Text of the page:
Whisky Magazine Issue 46
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Whisky dinners are becoming increasingly popular in Belgium. Martine Nouet meets a chef passionate about malt on the plate
Whisky is a serious matter in Belgium. Whisky clubs number their members by hundreds, not by dozens. A new distillery has even started operating on old-looking pot-stills in Grâce-Hollogne, a village located in Flemish Belgium.
With a peculiar name, PUR-E distillery, it intends to produce 200 casks in 2005. It may be tiny but owner Etienne Bouillon has high hopes it will be profitable. He has already started selling a few bottles of the new make (reduced to 40% abv).
When you think about it, there is nothing surprising about a beer producing country going that little bit further and making whisky. So no-one should too surprised to discover that whisky dinners make for quite popular entertainment.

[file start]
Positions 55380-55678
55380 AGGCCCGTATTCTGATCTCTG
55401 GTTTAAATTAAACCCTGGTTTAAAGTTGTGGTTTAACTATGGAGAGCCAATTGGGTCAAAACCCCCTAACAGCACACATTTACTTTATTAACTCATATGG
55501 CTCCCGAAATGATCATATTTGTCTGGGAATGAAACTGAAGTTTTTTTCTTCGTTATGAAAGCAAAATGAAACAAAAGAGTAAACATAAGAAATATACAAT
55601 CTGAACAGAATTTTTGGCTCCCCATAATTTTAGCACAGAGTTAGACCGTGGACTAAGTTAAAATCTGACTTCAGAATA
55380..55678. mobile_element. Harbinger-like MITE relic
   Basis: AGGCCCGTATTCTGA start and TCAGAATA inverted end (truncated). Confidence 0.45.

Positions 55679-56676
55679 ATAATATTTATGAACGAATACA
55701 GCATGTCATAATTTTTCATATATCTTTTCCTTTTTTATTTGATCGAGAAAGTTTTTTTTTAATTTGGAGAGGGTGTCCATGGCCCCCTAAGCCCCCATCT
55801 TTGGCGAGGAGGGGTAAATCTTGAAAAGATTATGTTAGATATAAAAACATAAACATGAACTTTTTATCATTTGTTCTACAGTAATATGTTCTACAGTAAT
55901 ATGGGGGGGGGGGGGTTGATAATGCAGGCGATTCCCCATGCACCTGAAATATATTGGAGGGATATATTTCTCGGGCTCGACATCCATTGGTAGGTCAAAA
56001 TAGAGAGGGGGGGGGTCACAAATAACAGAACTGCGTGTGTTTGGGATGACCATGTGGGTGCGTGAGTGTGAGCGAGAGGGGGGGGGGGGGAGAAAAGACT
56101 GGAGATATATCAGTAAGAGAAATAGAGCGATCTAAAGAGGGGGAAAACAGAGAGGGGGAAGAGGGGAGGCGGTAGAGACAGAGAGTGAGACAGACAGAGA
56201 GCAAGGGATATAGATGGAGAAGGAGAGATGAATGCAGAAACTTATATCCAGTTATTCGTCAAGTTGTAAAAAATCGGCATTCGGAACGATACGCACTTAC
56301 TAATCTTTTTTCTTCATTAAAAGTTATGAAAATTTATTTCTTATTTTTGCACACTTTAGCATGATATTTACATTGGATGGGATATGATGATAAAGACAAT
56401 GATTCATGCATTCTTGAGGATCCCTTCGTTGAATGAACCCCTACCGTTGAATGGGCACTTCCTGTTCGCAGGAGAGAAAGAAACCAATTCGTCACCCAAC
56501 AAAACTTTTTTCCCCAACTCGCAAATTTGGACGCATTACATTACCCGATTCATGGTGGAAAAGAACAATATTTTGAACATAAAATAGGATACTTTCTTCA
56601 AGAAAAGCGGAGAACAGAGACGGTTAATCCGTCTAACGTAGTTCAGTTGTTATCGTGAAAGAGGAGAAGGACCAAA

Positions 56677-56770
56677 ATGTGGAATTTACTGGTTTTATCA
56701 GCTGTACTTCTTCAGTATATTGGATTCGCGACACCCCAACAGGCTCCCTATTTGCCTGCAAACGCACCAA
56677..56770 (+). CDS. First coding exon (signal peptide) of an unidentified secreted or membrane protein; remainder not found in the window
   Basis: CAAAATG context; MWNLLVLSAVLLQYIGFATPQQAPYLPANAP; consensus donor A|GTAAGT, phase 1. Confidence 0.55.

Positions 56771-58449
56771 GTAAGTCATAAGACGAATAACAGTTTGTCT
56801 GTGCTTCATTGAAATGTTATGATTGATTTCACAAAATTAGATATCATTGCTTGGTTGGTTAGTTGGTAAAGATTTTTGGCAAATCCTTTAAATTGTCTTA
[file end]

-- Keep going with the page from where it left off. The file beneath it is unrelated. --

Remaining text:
Bob Minnekeer is a great advocate of whisky in the plate. He owns and runs a very special place, The Glengarry Scottish Pub, in Gand. A whisky bar in the cellar and a whisky shop on the ground floor display more than 1,200 different whiskies - quite a good selection to quench the thirst for knowledge of the 1,400 members of his whisky club.
Tasting sessions, lectures and classes are given downstairs. Bob also organises whisky dinners. He remembers having invited a celebrity chef to cook for 80 guests. “We had an eight course menu and sampled nine whiskies. We had to put up and take down a full professional kitchen just for one single day! It was great fun.” Bob Minnekeer has run these dinners for a good 10 years. He loves cooking with whisky himself.
“When you cook with w...